Posted in #CLMOOC, D&G, Mapvember, Rhizomes | Tagged , , , , | 1 Comment


A new month, a new challenge. This was one suggested by Wendy Taleo and developed by her and others in the CLMooc collective. Inspired by Miska Fredman’s mapvember challenge during November we in CLMooc will be making some maps together. Our blog has lots of suggestions about how folk might approach this but ultimately it’s up to each of us to decide what we all do.

I began today by talking Miska’s first word of the day – goblin – and sketching a quick map:

I don’t know where I’ll go with this challenge this month, but I’m aiming to have a bit of fun and practice my drawing … and maybe learn some fingerpicking tunes on my uke as well.

Posted in #CLMOOC, postcards | Tagged , , , | 2 Comments

Why I write

I write because I’m happy

I write because I’m angry

I write because I’m sad

I write because I care

I write because I can

I write because I can’t not

I write because I’m human

I write because I write

Posted in #CLMOOC, DailyCreate, DS106, Learning, Online learning, Writing | Tagged , , | Leave a comment

From Scotland with love

This week hurricane Ophelia hit the UK. Well, I say hit, but it was really more of a tickle in Glasgow – wet and windy, but no worse than the usual Autumn storms. And as I reflected on today’s Daily Create challenge today I realised, yet again, just how lucky I am to live in this beautiful country and to work at such a magnificent University. Look at Pearce Lodge, for example – elements of 17th century buildings reconstructed into a new structure when the campus moved in the 1880s, the chimney heads damaged and repaired after WW2 – I love this building for it’s shape and for its history. That’s build to last.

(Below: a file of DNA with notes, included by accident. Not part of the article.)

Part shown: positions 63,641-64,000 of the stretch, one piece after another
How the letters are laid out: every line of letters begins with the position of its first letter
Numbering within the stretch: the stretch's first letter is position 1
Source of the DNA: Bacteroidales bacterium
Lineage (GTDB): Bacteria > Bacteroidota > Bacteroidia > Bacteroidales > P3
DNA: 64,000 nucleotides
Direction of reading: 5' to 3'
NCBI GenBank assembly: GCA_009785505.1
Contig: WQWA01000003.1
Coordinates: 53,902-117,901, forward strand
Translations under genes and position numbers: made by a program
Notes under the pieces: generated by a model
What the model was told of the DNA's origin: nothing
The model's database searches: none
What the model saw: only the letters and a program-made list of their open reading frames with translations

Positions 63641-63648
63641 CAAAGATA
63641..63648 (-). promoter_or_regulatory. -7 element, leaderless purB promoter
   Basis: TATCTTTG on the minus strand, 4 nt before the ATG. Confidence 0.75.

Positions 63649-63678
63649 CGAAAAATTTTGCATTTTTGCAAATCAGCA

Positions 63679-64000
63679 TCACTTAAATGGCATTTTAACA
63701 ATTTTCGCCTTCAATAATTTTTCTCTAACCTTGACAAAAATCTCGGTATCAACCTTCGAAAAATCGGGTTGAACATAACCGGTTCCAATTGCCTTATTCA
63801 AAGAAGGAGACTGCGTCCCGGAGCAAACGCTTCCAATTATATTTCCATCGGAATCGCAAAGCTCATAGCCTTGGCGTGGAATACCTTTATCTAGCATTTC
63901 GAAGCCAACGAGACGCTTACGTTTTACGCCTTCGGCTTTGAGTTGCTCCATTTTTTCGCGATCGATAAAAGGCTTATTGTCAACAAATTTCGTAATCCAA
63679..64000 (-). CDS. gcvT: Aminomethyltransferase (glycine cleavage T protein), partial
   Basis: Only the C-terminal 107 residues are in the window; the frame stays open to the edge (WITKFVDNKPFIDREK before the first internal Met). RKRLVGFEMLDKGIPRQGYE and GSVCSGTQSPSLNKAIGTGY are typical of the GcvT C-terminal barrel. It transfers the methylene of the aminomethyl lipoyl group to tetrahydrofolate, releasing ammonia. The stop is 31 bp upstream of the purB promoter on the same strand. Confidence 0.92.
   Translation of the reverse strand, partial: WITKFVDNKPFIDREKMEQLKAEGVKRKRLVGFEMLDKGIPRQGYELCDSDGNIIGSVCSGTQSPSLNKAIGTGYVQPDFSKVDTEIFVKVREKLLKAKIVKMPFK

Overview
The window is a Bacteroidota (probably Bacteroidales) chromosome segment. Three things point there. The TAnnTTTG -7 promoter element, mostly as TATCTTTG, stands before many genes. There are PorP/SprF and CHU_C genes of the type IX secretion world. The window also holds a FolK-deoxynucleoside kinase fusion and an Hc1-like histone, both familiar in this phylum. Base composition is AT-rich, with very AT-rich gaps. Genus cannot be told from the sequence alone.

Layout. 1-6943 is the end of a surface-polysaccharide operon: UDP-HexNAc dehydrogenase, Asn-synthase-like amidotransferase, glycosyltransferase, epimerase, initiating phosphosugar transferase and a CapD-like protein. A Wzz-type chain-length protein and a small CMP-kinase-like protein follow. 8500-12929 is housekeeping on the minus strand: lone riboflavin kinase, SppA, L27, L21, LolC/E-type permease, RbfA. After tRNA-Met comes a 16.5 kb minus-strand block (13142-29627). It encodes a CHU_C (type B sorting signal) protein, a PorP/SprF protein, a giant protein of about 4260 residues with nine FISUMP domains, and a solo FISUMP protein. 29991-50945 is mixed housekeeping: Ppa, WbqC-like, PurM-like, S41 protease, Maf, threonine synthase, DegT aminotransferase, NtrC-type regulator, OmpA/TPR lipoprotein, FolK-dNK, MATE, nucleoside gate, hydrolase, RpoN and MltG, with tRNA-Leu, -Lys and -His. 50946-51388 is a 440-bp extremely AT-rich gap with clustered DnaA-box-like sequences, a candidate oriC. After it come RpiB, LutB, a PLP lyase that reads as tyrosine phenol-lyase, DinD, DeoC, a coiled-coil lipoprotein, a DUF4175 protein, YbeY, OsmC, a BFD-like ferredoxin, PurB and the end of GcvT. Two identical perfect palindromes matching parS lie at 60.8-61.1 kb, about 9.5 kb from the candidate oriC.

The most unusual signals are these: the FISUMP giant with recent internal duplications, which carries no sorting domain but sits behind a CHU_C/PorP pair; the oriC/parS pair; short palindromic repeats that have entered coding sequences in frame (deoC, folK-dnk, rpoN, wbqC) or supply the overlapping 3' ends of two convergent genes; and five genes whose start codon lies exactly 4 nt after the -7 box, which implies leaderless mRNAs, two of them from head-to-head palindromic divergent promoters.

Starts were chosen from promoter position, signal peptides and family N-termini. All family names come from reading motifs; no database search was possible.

pearce lodge gate glasgow university

By contrast consider the Universidad del Sagrado Corazon in Puerto Rico – ravaged by hurricane Maria but determined to carry on teaching – I have no words to express my admiration for these people. I’ve sent a card – prompted by Alan’s blog post at the weekend – and I tweeted them a photo today (featured at the top of this post – it’s a wreck of a boat on my favourite island of Mull, with a tree tenaciously growing out of its deck) as requested by the Daily Create  – and I will be following Antonio and finding out what his students do next.

I take my hat off to all of you, and hope you will let me know if I can be of any help to you.


Posted in #CLMOOC, DailyCreate, DS106, Photos, postcards, University | Tagged , , , , , | 2 Comments

Pepper pot

If Niall was designing a pepper grinder for the first time, he’s make it BIIIIIG! Niall likes food with his pepper 😉

Here’s a representation of the size he’d likely choose, with the Dalek representing Niall.

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Fractal music